Photo: Alessandra Hartkopf for Strategies for Children
Photo: Alessandra Hartkopf for Strategies for Children

How much is a college degree worth? Quite a lot, for students who major in chemical engineering. Their median lifetime earnings are more than $2 million.

But the median lifetime earnings of students who major in early childhood education – about $770,000 — is less than that of any other college major including social work, theology, fine arts and elementary education.

This disappointing news comes from a report — “Major Decisions: What Graduates Learn Over Their Lifetimes” — released last month by the Hamilton Project, an economic policy initiative at the Brookings Institution.

“Drawing upon data from the Census Bureau’s American Community Survey, we examine earnings for approximately 80 majors, focusing on both annual earnings for each year of the career and cumulative lifetime earnings,” the report explains.

Among the key findings:

“Majors that train students to work with children or provide counseling services tend to have graduates with the lowest earnings.”

“Even in the lowest-earning major, early childhood education, the median bachelor’s graduate earns more at every point during the career than does the median high school graduate.”

According to a Washington Post article, “The researchers estimate that even when college costs are taken into account, the median early childhood education major still makes 10 percent to 15 percent more than the median American with just a high school degree.”

Hamilton’s chart of all 80 majors is posted here. There is also an interactive feature that lets users graph majors and their annual and lifetime earnings.

The Policy Implications

The report offers this warm-hearted caveat: “future earnings are not the only factor in choosing a major: personal enjoyment, engaging in meaningful work, and filling a social need should all also enter into a student’s decision-making.”

That’s true, but policymakers should also be taking a hard look at the salaries of early educators because high-quality preschool programs need high-quality teachers. These teachers should have the skills and professional development it takes to help children enter a pipeline of success that starts with being kindergarten-ready, growing into a proficient third-grade reader, graduating from high school, and being able to compete in college and/or a career.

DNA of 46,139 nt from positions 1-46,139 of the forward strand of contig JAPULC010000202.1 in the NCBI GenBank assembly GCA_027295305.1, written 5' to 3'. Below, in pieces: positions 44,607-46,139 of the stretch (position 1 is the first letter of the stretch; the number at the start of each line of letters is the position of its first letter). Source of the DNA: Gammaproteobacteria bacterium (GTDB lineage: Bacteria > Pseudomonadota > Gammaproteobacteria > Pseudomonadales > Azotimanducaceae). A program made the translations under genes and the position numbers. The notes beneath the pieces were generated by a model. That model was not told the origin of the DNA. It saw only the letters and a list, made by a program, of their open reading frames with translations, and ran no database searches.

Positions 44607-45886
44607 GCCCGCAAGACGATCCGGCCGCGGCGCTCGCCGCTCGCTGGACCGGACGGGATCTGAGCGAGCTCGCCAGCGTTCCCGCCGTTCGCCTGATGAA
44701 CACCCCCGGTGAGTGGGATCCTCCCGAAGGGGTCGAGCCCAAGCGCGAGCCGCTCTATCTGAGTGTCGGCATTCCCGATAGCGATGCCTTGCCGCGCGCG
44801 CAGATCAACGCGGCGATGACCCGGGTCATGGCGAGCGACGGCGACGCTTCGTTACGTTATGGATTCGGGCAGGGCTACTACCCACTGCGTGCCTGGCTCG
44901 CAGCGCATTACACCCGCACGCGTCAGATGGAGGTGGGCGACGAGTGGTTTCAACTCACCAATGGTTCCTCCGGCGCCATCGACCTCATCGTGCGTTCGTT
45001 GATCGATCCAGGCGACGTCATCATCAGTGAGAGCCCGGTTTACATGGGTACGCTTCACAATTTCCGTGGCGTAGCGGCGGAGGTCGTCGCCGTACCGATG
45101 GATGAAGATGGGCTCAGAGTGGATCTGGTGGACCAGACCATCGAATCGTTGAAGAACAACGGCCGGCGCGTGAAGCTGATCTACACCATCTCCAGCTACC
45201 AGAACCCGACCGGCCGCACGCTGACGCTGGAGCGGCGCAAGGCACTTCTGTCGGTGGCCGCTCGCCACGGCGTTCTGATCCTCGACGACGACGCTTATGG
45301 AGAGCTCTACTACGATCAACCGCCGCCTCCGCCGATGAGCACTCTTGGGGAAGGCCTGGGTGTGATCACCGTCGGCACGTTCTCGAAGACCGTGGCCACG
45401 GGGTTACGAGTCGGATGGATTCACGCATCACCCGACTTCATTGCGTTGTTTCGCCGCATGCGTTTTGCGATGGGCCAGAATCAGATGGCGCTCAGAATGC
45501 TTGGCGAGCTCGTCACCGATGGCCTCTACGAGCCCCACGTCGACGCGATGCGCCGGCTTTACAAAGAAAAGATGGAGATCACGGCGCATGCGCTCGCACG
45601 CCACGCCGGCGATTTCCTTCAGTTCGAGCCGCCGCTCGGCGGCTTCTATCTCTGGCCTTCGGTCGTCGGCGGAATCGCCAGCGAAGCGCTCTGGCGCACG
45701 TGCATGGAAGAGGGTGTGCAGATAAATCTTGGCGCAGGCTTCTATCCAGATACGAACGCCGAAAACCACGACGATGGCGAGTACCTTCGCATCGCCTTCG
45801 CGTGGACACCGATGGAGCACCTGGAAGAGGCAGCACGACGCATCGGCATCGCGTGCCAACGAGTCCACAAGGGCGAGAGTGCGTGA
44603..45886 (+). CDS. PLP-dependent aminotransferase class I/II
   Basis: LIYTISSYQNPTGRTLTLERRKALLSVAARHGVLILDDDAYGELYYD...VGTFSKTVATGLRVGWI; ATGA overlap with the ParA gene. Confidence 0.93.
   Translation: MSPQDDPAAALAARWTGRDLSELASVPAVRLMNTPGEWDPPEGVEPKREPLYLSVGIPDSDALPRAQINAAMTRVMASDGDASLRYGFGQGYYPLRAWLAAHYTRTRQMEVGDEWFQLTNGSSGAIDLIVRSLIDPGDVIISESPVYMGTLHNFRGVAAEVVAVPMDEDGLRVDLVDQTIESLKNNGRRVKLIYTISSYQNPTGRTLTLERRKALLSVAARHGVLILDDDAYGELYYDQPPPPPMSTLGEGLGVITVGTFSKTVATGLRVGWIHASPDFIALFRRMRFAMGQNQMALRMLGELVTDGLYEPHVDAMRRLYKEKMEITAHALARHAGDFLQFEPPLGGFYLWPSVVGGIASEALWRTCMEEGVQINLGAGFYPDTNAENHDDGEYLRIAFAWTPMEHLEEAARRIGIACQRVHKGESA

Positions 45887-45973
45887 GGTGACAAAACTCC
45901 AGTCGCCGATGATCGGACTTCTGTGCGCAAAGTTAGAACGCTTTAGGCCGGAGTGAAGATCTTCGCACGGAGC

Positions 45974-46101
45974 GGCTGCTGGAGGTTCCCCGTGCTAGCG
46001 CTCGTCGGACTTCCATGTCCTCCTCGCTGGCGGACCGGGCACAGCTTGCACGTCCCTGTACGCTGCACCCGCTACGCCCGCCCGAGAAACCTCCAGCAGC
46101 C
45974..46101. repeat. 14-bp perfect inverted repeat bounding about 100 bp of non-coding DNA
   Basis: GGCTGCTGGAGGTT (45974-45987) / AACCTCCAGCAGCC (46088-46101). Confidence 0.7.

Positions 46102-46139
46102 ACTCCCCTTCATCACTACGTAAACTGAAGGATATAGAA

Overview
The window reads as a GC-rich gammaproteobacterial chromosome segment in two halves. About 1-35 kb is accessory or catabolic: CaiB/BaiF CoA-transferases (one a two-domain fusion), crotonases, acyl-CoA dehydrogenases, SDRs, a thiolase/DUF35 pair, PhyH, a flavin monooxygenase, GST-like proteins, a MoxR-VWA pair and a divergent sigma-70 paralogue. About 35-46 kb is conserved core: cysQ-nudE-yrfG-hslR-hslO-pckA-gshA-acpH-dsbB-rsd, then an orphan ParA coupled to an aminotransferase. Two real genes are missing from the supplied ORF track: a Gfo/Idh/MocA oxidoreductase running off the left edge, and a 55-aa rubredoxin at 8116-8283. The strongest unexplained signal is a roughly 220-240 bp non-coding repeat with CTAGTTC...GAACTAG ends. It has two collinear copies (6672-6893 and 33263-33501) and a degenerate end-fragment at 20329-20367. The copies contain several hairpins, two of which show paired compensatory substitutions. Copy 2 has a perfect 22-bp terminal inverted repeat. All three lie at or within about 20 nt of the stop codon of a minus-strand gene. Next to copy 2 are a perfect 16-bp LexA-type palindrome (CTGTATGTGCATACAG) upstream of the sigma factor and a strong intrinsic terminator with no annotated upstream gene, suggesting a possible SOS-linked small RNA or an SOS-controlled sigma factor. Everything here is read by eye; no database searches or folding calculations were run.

As we blogged last week, one crucial way to attract and retain more of these teachers is to pay them well.

College scholarships for early education majors can also attract more promising students and protect them from taking on more student loans than they can reasonably expect to pay.

In a 2011 report, the Bessie Tartt Wilson Initiative for Children explained: “What truly matters in the discussion of overall compensation for a field is not only salary, but also the cost of doing what is necessary to enter a profession, maintain one’s credentials, and fulfill any professional development requirements mandated by governing bodies.”

That’s a key point given the federal expectation that, “High-quality preschool programs must include, at a minimum, teachers with bachelors degrees and professional development for all teachers and staff.”

The Bessie Tartt Wilson report, “An Early Educator’s Dilemma: Balancing Educational Aspirations and Student Loan Burden,” is available here.

More to Come

The Hamilton Project plans to release two more parts to this study.

“The second part will explore earnings growth over the career, and the third will include an interactive calculator that shows the share of earnings—for each of the 80 majors studied here—that are needed to repay student debt in early career.”

This information should help individual students make better choices about their future. But policymakers should also pay close attention so that they can come up with new ways to attract more skilled candidates to the early education field.

As Mike Petters, the president and CEO of Huntington Ingalls Industries, said in a recent speech to the Virginia Chamber of Commerce, investing in early education is “a human capital investment for the good of the country.”